Set Boundaries Early With Grandparents Or You’ll Regret It

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465555734A woman wrote into Carolyn Hax’s Washington Post advice column recently with a question about her mother-in-law’s insistence on calling her child “my baby.” It annoys the mom, because clearly, it isn’t her baby. It’s her grandbaby. She’s wondering if she is being too sensitive about the whole thing.

She explains that her MIL has been calling the baby “hers” since before it was born. Since the baby’s been born it’s only gotten worse — she says it several times a day. The woman has begun avoiding her mother-in-law’s calls because this behavior drives her so crazy. Her husband thinks she’s being “petty.” I think there are obviously deeper issues here, evidenced by the fact that her husband is “siding” with his mother.

The thing is — the way we feel about things matters. Whether it’s the best response, the most mature response, or “petty” is neither here nor there. The reason why small problems evolve into large problems is because we don’t address them immediately; we let them fester to the point where cutting off contact with someone is easier than dealing with the laundry list of minor pains they have inflicted. I don’t think this woman is being petty, but I do think she needs to address the underlying issues that are making her feel territorial about her child around her mother-in-law.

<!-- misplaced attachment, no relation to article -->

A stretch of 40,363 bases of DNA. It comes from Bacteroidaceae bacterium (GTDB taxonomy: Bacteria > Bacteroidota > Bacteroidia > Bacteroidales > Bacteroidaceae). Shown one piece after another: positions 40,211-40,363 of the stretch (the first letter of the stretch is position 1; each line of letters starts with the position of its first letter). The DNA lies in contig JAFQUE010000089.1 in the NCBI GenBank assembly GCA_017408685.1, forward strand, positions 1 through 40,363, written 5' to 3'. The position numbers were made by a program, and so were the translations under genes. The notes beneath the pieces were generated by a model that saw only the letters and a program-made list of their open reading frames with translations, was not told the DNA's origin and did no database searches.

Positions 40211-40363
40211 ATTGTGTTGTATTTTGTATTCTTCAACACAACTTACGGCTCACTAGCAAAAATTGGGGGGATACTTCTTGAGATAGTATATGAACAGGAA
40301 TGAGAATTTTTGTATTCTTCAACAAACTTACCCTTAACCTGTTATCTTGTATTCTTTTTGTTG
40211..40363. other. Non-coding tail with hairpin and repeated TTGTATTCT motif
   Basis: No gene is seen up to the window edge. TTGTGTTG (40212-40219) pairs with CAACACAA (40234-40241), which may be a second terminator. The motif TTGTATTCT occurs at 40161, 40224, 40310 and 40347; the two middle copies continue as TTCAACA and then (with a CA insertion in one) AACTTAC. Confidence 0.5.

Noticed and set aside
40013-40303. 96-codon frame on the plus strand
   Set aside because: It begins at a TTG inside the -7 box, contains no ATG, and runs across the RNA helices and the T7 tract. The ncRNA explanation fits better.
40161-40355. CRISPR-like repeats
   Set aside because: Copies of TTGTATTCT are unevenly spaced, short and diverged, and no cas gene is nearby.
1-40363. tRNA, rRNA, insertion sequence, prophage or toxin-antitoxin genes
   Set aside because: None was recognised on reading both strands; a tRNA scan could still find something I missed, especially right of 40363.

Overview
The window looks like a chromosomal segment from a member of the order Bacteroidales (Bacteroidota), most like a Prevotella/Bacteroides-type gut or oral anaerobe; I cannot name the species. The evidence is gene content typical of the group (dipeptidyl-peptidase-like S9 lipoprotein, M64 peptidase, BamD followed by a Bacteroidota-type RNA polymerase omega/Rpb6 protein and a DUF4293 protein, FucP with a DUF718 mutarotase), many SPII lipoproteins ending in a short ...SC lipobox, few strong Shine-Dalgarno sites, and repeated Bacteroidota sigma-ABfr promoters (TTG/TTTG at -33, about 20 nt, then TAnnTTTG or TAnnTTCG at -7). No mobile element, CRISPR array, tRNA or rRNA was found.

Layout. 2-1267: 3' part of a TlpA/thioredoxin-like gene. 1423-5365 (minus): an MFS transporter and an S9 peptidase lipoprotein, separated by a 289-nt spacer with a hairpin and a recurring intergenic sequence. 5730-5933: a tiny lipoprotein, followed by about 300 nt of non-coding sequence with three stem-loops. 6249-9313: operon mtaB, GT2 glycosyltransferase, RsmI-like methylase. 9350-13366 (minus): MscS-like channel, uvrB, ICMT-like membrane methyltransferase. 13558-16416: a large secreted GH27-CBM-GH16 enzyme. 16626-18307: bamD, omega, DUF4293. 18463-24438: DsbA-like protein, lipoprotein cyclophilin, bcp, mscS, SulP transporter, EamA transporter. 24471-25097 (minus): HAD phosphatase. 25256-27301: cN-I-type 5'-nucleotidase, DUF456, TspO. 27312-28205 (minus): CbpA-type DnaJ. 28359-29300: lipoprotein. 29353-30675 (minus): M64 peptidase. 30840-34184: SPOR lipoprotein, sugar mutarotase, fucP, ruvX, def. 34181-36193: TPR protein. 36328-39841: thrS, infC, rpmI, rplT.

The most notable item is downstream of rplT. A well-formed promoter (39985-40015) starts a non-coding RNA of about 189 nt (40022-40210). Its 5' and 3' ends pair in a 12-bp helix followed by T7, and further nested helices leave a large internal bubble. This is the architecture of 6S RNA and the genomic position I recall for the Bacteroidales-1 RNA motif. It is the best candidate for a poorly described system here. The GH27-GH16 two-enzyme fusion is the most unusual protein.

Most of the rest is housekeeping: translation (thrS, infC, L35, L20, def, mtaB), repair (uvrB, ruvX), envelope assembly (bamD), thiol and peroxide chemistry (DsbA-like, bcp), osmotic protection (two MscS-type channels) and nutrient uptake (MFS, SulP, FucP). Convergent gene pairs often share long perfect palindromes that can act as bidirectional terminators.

I can tell you from personal experience, boundary issues with grandparents don’t resolve themselves, they just get worse as children get older. If there is something going on with your own parents or in-laws, you might want to either address it, or figure out how to make peace with it. Ignoring this kind of thing might drive you insane. I feel this woman’s pain, because my own mother not only calls my children “hers” — I’m pretty sure she actually believes it somehow.

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